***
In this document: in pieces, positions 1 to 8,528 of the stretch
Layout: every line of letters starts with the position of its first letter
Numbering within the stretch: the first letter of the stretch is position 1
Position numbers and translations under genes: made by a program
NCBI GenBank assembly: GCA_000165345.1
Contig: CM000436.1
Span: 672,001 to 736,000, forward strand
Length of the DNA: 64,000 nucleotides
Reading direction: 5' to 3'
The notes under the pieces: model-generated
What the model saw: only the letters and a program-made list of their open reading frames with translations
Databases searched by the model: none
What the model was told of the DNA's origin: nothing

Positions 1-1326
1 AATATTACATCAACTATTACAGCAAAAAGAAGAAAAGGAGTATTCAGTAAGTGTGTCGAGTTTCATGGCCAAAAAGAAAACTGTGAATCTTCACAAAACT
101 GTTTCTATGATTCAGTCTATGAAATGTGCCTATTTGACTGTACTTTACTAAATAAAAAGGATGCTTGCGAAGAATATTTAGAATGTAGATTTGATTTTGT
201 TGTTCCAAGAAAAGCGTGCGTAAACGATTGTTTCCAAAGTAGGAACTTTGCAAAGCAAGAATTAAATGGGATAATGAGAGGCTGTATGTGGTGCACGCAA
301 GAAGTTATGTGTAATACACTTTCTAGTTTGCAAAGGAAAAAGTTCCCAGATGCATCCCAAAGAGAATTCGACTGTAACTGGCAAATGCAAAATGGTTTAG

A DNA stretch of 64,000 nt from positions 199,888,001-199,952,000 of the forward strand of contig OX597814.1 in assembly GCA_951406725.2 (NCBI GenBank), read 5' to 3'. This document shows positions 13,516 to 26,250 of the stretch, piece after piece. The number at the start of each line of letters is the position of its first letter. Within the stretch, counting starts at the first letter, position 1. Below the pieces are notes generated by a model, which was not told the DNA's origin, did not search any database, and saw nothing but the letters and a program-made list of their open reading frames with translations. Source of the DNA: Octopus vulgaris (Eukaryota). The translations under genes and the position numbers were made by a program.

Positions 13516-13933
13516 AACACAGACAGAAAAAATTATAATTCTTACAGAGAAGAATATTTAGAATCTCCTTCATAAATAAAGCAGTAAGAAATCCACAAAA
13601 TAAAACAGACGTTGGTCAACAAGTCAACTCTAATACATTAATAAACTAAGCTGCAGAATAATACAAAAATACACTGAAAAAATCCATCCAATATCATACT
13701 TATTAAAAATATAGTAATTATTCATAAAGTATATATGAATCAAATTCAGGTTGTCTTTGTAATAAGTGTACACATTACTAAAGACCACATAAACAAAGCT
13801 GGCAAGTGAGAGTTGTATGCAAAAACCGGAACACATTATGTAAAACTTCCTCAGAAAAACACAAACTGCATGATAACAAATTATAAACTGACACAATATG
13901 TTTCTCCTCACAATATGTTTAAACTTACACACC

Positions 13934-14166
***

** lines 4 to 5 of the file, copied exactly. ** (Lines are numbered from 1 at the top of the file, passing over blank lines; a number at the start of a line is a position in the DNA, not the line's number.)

Position numbers and translations under genes: made by a program
NCBI GenBank assembly: GCA_000165345.1